Business school students work out plan for biofuels in undeveloped countries

Using the jatropha plant in African villages could help stabilize local economies

When Jake Schnarre, Kevin Lehnbeuter, Steven Gabster, Keith McLamb and Tom Stehl signed on to a practicum with the Center for Experiential Learning at the Olin School of Business, they never imagined that their efforts would make such a big impact on their lives – and possibly the lives of thousands of others. The students joined forces in the spring to work on what appeared to be a straightforward task: explore the feasibility of alternative fuels, such as ethanol, in developing countries.

The practicum was sponsored by the World Agricultural Forum, a non-profit organization that examines domestic and global agricultural policy, and helps to implement solutions through policy and practice. Working on an ethanol-related project appealed to some of the students because of their backgrounds in agriculture and science.

Jatropha plants
Jatropha plants

“My undergraduate degree is from the University of Missouri-Columbia in agriculture systems management,” said Schnarre, P.M.B.A. ’07. “Plus, I grew up on a fairly large farm in northern Boone County. In my professional life, I work at Emerson Electric and don’t get a lot of chances to utilize the skills from my original degree. I thought the practicum would give me a chance to do something in that field.”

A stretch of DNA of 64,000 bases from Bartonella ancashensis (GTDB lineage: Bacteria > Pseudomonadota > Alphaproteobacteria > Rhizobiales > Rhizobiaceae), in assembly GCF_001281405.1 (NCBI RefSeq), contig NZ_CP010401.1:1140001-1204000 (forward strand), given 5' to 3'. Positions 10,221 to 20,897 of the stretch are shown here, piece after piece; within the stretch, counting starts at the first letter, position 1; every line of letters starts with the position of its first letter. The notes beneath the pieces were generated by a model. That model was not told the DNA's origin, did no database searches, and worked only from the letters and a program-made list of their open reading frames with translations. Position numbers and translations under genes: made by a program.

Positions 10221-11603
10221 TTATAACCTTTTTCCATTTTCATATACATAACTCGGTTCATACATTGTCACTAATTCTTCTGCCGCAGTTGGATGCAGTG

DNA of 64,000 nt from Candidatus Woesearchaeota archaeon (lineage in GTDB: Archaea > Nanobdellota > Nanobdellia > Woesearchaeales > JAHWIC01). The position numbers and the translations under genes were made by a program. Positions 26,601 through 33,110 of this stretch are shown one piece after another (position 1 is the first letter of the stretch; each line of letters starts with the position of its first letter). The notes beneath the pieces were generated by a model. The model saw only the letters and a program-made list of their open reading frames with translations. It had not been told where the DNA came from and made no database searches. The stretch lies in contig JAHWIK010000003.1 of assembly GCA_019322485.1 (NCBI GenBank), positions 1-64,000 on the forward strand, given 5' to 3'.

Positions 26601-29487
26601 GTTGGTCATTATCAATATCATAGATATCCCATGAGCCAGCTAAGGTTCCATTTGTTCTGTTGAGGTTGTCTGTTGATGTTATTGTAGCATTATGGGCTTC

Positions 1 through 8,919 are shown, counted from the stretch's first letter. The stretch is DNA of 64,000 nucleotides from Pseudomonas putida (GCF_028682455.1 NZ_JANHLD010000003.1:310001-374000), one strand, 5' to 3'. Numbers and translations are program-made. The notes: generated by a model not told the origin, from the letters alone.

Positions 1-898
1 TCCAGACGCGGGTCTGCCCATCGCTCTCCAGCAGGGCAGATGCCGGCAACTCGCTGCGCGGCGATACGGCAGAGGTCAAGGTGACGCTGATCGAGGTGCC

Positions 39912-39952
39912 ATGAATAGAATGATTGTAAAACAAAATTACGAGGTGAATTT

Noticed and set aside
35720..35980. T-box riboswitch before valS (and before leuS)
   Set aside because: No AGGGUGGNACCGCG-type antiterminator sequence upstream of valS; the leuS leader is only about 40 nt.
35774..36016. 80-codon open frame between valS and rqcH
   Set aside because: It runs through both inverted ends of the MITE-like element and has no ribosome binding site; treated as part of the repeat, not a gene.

Each participant brought unique skills to the project that helped it succeed. In addition to Schnarre’s agricultural background, Lehnbeuter, M.B.A. ’07, has an undergraduate degree in plant genomics; Stehl, M.S.W./M.B.A. ’07, had already spent a good deal of time working in developing countries; McLamb is scheduled to graduate in 2007 with a dual degree in law and business; and Gabster earned a B.A. in 2006, majoring in political science and finance.

The first meeting about the project that the students had with W.A.F. board members was overwhelming, said Lehnbeuter.

“They wanted to use biofuels as a catalyst for economic growth. But they piled up their expectations from there. They talked about water, about health care — they covered the gamut about the current situation in the developing world and how they wanted to use biofuels to save the world,” Lehnbeuter said.

The W.A.F. had visions of building 50-million-gallon ethanol-processing facilities like those in the United States. The students understood the goal, but also realized that it might be a little unrealistic.

“There are a lot of underdeveloped nations and countries that don’t have the infrastructure and ability to implement large scale projects like that,” Schnarre said.

The task seemed daunting, but the practicum team dove into the project and began to research the feasibility of building ethanol plants in developing countries. In almost no time, they realized that ethanol is only one possibility for providing fuels in remote locations — and it wasn’t the most cost-effective one. The other option comes from a plant indigenous to sub-Saharan Africa called jatropha.

The plant is primarily used as a hedge because it is very hardy and inedible. Oil can be extracted from the plant’s seeds and used for generating engines, cook stoves or lamps. Compared to the yield soybeans must generate to make ethanol, jatropha is a bargain. One hectare of jatropha can produce 1,800 liters of oil (or 190 gallons per acre). One hectare of soybean oil has a yield of only 446 liters.